FACTS AND FIGURES ABOUT EMIGRATION
We are indebted to Mr. Samuel Sidney for the following very useful information.
North America. The emigration during the year 1840 amounted to 219,298. Of these, 182,283 proceeded to the United States, and only 31,065 to the British Colonies. The Irish formed 129,576 of this emigration, of whom 59,675 proceeded direct from Ireland.
It has been ascertained that the amount paid in the United States for passage, or remitted through houses at Liverpool and in Ireland for intending emigrants, not including the house of Baring Brothers, Liverpool, was, during the year 1848, upwards of four hundred thousand pounds.
The emigration into New York in 1848 was Irish, 88,061 ; English, 23,662 ; Scotch, 6415.
Canada The total emigration into Canada during the year 1848 was 27,939. Of these 7,355 proceeded to the United States, and 56 to New Brunswick.
The great falling off of the emigration into Canada, is attributed to the provisions of the Colonial Act of last year, and to the uncertainty, even more than the amount, of the taxes imposed thereby.
Australia and the Cape of Good Hope. Between the 7th November, 1847, and the 17th May in the following year, there have been despatched one hundred and fifteen ships, filled with free or assisted emigrants, amounting to 28,158 souls.
From the ragged schools one hundred and fifty scholars have been despatched at an expense of Ten Pounds a head, the surplus expense being defrayed by private subscriptions.
From workhouses seventy-one have been sent out on payment by the respective Unions of four pounds each, in addition to the usual deposit.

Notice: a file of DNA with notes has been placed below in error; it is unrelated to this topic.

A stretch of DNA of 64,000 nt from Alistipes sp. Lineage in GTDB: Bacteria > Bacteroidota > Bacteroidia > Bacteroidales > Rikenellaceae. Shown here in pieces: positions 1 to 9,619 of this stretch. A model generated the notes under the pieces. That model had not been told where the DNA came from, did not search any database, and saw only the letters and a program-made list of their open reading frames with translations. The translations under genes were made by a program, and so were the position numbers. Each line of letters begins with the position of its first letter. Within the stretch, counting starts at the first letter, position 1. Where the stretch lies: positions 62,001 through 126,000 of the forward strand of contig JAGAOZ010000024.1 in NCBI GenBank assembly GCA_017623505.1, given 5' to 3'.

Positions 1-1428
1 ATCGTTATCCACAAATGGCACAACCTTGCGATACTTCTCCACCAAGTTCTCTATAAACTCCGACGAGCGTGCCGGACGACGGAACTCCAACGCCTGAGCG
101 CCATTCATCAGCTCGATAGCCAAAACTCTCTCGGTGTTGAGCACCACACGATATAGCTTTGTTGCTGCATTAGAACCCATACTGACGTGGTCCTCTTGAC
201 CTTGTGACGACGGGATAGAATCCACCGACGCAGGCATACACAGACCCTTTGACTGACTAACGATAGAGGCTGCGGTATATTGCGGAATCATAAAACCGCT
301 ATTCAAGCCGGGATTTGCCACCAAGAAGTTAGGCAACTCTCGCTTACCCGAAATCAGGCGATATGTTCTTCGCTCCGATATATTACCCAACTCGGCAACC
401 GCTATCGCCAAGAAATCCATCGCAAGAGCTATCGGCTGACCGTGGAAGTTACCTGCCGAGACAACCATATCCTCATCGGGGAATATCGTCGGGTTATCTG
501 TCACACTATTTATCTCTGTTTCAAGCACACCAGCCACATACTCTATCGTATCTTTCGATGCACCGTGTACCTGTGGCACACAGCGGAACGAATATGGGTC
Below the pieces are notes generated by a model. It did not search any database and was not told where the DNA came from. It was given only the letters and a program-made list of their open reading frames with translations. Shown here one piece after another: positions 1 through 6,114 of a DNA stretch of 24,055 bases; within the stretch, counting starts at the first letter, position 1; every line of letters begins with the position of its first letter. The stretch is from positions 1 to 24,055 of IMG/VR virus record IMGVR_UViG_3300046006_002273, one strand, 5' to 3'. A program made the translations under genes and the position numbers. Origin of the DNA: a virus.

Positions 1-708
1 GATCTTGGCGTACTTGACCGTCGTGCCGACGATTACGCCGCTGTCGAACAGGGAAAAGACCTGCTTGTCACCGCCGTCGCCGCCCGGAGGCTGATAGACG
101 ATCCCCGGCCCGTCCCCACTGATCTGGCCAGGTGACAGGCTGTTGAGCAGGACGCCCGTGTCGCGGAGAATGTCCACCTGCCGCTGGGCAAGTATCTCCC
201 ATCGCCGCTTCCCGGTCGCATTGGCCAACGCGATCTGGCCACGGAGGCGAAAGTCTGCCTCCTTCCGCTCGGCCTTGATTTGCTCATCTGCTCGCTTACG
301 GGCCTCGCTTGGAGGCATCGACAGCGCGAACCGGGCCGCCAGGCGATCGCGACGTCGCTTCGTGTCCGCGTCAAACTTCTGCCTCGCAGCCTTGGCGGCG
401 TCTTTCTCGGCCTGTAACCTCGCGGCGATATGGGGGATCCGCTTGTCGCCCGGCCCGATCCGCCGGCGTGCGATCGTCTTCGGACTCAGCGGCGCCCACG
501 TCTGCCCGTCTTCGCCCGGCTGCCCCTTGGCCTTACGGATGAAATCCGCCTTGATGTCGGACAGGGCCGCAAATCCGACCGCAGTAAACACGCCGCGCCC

By official report, two hundred and nineteen female Irish orphans were sent by the ship Earl Grey to Sidney. Of these girls thirty-seven had been despatched to Moreton Bay, and twelve to Maitland, and one hundred and ten had obtained places in Sidney.
Since January, 1848, there have been despatched to South Australia, eight thousand three hundred and thirty-two emigrants, and since 1846, when the population was twenty-two thousand three hundred and ninety souls, thirteen thousand have been despatched at the expense of the land funds, besides voluntary emigration.
The mortality on this large number was under two per cent, and of this three-fourths were children.
Two hundred and thirty Irish orphan girls, all upwards of fourteen years of age, and eight children, arrived at Port Adelaide in October, 1848, after a voyage of ninety-one days, without one death. At the end of fourteen days from the date of arrival, not one orphan fit for service was unemployed; seventy applicants could not be supplied, and two hundred more girls would readily have met with situations.
The cost of a steerage passage to New Zealand is 18.
It is understood that free passages have been superseded by assisted passages; that is to say, each emigrant is required to contribute from one-third to one half his passage money.
In Natal the Government offers land at four shillings an acre, or twenty acres and a passage for 10.
For respectable domestic servants, dairymaids, and girls accustomed to farm work, the demand in Australia is almost unlimited.
Labourers, Mechanics, Shepherds, Hutkeepers, Stockmen, Bullockdrivers, Small Settlers, Small Squatters, Workingmen and Gentlemen, are all in want of wives!